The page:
Air charter

From Wikipedia, the free encyclopedia
Jump to navigation Jump to search
Boeing 737-300 of the UK charter airline Titan Airways

Air charter is the business of renting an entire aircraft (i.e., chartering) as opposed to individual aircraft seats (i.e., purchasing a ticket through a traditional airline).

Regulation

Charter, also called air taxi or ad-hoc flights require certification from the associated country's regulating body such as the FAA in the U.S. The regulations are differentiated from typical commercial/passenger service by offering a non-scheduled service. In the U.S. these flights are regulated under FAA Part 135[1]. There are some cases where a charter operator can sell scheduled flights, but only in limited quantities[2].

The same regulations also apply to Air Ambulance and cargo operators.

Types of Service

There are several business models which offer air charter services from the traditional charter operator to brokers and jet card programs:

  • Charter Operators - certified by their associated government body such as the FAA for US carriers have legal authority to advertise and conduct flights for hire.
  • Charter Brokers - Typically work on behalf of (agent of) the flyer to source licensed charter operators to fill a particular trip.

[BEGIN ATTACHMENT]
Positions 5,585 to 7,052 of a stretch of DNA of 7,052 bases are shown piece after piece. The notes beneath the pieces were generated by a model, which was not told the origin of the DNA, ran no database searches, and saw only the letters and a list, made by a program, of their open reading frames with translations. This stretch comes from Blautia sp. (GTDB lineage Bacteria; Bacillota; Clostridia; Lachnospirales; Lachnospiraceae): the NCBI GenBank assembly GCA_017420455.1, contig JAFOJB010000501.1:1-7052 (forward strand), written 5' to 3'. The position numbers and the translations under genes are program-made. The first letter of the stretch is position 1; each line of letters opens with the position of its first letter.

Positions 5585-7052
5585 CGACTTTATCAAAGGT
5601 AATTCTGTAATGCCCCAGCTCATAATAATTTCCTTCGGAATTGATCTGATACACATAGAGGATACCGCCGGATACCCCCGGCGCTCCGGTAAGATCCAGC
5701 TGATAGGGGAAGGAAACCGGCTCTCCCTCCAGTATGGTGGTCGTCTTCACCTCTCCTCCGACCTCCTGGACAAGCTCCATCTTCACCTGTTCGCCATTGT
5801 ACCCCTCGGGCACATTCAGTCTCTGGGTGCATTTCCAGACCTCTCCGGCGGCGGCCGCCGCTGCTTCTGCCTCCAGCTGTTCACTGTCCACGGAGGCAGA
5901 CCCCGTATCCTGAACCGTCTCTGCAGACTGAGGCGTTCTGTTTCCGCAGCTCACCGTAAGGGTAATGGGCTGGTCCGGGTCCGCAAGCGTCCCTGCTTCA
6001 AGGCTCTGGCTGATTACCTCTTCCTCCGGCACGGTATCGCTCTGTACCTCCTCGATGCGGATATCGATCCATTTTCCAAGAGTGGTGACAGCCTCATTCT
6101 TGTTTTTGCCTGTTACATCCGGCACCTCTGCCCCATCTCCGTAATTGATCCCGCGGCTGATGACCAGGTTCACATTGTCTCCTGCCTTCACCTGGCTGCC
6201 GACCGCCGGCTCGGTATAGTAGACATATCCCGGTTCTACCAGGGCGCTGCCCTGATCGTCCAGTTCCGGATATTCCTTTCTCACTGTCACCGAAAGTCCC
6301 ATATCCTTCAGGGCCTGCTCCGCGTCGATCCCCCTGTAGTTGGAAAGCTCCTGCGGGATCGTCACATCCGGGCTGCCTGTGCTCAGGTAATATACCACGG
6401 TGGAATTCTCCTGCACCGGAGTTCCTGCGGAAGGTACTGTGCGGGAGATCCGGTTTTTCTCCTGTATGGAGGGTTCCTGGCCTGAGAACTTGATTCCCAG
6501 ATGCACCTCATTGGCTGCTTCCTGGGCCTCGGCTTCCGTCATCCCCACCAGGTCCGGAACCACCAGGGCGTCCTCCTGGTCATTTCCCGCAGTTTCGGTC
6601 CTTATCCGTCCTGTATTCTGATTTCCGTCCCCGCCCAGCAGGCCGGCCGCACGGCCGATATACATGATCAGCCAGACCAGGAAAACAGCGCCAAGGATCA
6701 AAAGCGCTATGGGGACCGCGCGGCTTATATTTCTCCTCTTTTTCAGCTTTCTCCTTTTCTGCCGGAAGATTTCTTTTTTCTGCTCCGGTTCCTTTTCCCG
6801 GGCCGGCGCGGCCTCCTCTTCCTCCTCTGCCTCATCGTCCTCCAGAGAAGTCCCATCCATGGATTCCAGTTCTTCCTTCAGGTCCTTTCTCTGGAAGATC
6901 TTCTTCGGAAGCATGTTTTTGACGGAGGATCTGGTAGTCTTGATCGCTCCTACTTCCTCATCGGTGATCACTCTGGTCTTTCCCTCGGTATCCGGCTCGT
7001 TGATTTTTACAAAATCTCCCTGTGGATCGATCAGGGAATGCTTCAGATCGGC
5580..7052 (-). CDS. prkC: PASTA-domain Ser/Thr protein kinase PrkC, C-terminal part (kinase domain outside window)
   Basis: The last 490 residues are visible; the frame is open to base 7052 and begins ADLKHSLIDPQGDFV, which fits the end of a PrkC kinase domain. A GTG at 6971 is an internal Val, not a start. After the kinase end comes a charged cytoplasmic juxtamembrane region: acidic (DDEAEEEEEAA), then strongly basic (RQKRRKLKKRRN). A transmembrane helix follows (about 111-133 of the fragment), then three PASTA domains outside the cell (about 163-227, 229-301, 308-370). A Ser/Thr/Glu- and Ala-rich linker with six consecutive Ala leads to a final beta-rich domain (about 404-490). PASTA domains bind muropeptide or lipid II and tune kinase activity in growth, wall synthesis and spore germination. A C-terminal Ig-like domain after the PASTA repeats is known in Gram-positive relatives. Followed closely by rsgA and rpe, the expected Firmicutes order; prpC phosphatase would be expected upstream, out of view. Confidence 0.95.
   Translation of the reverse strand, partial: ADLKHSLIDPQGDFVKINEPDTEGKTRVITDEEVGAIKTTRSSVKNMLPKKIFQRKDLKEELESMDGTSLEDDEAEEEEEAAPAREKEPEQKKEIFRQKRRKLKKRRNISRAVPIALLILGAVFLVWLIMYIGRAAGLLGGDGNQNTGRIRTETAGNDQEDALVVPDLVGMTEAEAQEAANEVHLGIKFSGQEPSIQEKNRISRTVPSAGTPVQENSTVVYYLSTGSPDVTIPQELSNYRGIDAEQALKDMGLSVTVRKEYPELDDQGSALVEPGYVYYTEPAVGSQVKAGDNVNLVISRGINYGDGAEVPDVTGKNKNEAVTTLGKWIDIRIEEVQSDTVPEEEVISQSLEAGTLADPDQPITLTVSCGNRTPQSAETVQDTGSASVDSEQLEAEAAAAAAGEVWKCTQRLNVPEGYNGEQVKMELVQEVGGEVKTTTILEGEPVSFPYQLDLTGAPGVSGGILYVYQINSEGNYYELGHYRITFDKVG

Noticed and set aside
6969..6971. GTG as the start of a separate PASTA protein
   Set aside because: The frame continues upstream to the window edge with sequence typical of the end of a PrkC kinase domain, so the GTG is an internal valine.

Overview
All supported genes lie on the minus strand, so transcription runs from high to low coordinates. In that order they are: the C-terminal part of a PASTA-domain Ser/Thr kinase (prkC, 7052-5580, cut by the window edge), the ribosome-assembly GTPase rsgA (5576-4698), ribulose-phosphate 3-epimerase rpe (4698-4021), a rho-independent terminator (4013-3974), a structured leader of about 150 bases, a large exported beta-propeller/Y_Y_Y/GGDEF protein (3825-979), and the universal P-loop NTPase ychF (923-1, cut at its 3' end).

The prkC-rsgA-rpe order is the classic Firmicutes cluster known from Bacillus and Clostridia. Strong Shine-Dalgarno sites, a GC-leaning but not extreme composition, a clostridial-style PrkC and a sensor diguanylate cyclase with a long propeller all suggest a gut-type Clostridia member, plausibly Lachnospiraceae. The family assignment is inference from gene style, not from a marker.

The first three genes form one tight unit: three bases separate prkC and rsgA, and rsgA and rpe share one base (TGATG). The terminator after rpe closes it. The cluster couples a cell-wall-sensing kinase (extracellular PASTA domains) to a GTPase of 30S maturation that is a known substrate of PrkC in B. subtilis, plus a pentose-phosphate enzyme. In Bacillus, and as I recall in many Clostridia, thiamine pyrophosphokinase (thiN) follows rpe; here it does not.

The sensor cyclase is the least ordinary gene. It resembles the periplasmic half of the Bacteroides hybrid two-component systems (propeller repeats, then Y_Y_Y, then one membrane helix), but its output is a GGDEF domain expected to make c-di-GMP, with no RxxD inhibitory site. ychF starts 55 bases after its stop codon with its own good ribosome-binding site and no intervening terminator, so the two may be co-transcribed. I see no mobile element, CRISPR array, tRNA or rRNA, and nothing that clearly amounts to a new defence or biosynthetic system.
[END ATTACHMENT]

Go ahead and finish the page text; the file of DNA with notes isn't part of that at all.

• Jet card - Programs offered by both brokers and operators where a customer is offered a fixed hourly rate for a specific jet category and the broker or operator sources a jet from the available charter fleet.

Aircraft Categories

Charter jet categories include:

There are an estimated 15,000 business jets available for charter in the world. The US market is the largest, followed by the European market with growing activity in the Middle East, Asia, and Central America.[3]

See also

References

  1. ^ "FAA Part 135". FAA. Retrieved 10 August 2018. 
  2. ^ "NBAA Guide to Selling Charter by the Seat" (PDF). National Business Aviation Association. Retrieved 10 August 2018. 
  3. ^ Asp, Maria. "Private Jet Charter and Sales 2014". Sand Aviation Publishing. Retrieved 5 May 2015. 

External links

  • Evaluating the Efficiency of a Small Aircraft Transportation System Network Using Planning and Simulation Models (2006)
  • Nationwide Impacts of Very Light Jet Traffic in the Future Next Generation Air Transportation System (NGATS) (2006)
  • A Transportation Systems Analysis Model (TSAM) to study the impact of the Small Aircraft Transportation System (SATS) (2005)
  • An Integrated Model To Study The Small Aircraft Transportation System (SATS) (2003)
  • Air Taxi Association (ATXA)
  • The National Air Transportation Association
  • Transportation Systems Analysis Model, a nationwide transportation planning model to forecast air taxi demand in the United States
  • Private jets for non-gazillionaires. The changing landscape of air taxi and air charter.


External links

Media related to Charter airlines at Wikimedia Commons

Retrieved from "https://en.wikipedia.org/w/index.php?title=Air_charter&oldid=854357127"
This content was retrieved from Wikipedia : http://en.wikipedia.org/wiki/Air_charter
This page is based on the copyrighted Wikipedia article "Air charter"; it is used under the Creative Commons Attribution-ShareAlike 3.0 Unported License (CC-BY-SA). You may redistribute it, verbatim or modified, providing that you comply with the terms of the CC-BY-SA